U.S.

Petition Asks Donald Trump to Merge North and South Dakota to Become 'MegaKota'

One person fed up with divisions in the country is setting out to make a change.

A petitioner wants to reimagine the Great Plains by doing away with North Dakota and South Dakota and blend them into one state to become: “MegaKota.”

It's all the brainchild of a pioneering MegaKotan named Dillan Stewart. 

Launched on Sunday, the petition comes off like a cartographer’s wily daydream, almost half-heartedly hoping it would gain some traction and one day be considered by the 45th president.

“i think itd be pretty cool to have a state called MegaKota so yeah,” the lark of a petition addressed to “to Donald trump.”

It’s riddled with typos and written in all lower case letters and ends in mid-thought.

“oh yeah and then maybe Puerto Rico can be a state and we wont have to change our flag.”

In the aftermath of the Spanish-American War back in 1898, Puerto Rico became a U.S. territory. As the island-born population were recognized as U.S. citizens, a strong push has been made by politicians seeking statehood.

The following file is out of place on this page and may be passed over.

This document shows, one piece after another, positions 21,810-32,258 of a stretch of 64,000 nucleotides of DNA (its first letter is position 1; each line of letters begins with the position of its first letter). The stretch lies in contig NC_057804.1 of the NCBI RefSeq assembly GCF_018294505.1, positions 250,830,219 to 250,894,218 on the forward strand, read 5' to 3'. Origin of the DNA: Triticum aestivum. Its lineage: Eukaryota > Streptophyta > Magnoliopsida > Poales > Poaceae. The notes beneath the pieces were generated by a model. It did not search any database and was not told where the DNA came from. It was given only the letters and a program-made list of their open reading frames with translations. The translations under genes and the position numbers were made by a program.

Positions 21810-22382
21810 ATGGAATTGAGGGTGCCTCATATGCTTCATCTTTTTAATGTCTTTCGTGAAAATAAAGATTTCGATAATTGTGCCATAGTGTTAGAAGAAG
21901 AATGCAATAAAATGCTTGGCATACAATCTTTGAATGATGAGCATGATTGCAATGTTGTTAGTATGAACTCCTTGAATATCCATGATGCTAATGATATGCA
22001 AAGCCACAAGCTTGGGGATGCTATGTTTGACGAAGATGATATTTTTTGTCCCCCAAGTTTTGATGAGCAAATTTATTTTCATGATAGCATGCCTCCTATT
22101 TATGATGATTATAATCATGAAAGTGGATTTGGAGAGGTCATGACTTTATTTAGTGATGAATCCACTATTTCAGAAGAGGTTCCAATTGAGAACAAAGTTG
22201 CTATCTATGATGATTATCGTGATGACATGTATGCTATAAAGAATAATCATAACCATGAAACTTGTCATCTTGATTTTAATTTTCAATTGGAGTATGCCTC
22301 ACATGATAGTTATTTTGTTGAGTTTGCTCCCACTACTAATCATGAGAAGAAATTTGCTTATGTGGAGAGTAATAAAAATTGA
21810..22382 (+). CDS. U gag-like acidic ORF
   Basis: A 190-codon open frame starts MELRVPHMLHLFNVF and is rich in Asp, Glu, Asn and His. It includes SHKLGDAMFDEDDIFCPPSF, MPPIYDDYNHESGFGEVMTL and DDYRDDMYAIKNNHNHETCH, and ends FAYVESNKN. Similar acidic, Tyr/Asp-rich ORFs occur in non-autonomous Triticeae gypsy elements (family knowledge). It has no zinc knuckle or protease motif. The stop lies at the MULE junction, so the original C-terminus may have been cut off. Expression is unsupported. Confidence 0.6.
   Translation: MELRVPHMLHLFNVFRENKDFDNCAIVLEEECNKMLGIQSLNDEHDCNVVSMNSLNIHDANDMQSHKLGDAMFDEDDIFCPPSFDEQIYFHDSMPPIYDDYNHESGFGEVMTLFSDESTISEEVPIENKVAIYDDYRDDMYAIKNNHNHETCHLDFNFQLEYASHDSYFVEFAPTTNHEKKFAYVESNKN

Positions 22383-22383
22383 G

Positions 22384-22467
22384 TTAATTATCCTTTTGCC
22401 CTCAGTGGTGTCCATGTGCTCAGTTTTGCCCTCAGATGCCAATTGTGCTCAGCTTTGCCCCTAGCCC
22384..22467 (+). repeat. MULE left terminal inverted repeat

The two-sentence declaration of Dakota independence is set under a truncated map of the United States. While North Dakota and South Dakota are green, the rest of the states (minus Hawaii and Alaska and some of southern Texas and Florida) are grey.

MegaKota A petitioner wants to reimagine the Great Plains by doing away with North Dakota and South Dakota and blend them into one state to become: “MegaKota.” Change.org

But the push is attracting interest. 

Already, around 4,900 signatures (of the 5,000 goal) as of Wednesday morning.

On Tuesday, after local outlets picked up the petition, Stewart posted a mystified response of "wow" to the legions of MegaKotan backers.

“This made the news in north dakota and many other news sites. let’s keep it going boys,” the message reads before ending with the hashtag: “#MegaKota”.

Some chimed in on why they signed Stewart’s petition on the website Change.org.

Juan Neri wrote that he signed as a way to get North Carolina and South Carolina to come together. “I want to Unite both Carolinas.”

Some just fancied the name.

“I want to see the world taken over by MegaKota,” wrote Sam Schleif.

Ian Carey agreed. “Because Megakota, tough said,” he wrote.

In a kind of self-deprecation, Haven Smith signed, won over by the idea because it would give the altered state a better identity, writing: “Because we would be known for something.”

And others, like Ben Wasson, signed in solidarity to Stewart, and posted how the petition was long overdue.

“I’m signing because it’s about damn time."

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